Most parents (84%) are having conversations with their children about the costs of higher education and their involvement in it. A significant majority of parents (69%) expect their children to help pay for higher ed, primarily through jobs, scholarships, grants and fellowships.

Even with saving and student participation, a substantial majority of parents (65%) still would take out loans, with 61% anticipating education loans. Among the 35% who would not take out loans, 52% of them said it’s because they “do not want debt.”

How Families Pay for Higher Ed at Different Life Stages

The survey provided insight into families’ plans for higher education with a section for parents with children 15-17 years old and one for parents whose children are between the ages of 18-25.

Among parents with children aged 15-17, 50% said their child was heading to traditional public (37%) or private (13%) schools. An additional 13% said their children were going to vocational or career and technical schools, and 12% to community college. 16% said their children didn’t know yet, but 4% expect their children to go to workforce training and credentialing and 3% into the military out of high school.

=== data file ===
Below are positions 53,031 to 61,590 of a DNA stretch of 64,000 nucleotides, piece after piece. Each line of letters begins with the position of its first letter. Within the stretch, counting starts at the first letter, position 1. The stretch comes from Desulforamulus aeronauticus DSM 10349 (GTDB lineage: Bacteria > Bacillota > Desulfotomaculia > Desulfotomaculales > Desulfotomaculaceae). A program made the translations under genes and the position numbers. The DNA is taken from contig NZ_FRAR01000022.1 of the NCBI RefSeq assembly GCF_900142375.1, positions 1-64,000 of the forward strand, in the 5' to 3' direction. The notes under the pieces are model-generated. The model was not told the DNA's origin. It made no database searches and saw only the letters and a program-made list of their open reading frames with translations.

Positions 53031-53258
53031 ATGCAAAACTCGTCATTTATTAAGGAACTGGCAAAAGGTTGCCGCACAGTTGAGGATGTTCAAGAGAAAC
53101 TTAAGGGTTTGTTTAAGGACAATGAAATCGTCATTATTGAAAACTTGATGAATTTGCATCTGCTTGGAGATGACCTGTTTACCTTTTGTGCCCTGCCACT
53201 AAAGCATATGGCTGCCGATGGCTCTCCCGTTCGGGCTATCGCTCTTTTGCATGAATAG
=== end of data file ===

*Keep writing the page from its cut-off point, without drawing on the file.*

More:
Among the parents of 18-25-year-olds, 47% of all those said their child was in a 4-year college (31% public and 16% private), 15% in community college, 7% in career and technical ed, 3% in workforce training/credentialling, 3% in the military, and 21% not attending higher ed at all.

Across all the educational opportunities available, 81% of these parents said their child believed their choices were preparing them for the future. When asked why, almost half (44%) focused on the coursework being relevant to their career choice. 21% said it offered a basic educational credential from which they can specialize in the future, and 18% cited access to internships and work experience. 40% of this group said that tuition and fees incurred for higher ed today represent a good value for the education their child is receiving.

The CSF 2023 State of Higher Ed Savings survey of parents was conducted with 1,000 parents across the country via Survey Monkey.  The College Savings Foundation (CSF)is a Washington, D.C.- based not-for-profit organization helping American families achieve their education savings goals for a lifetime.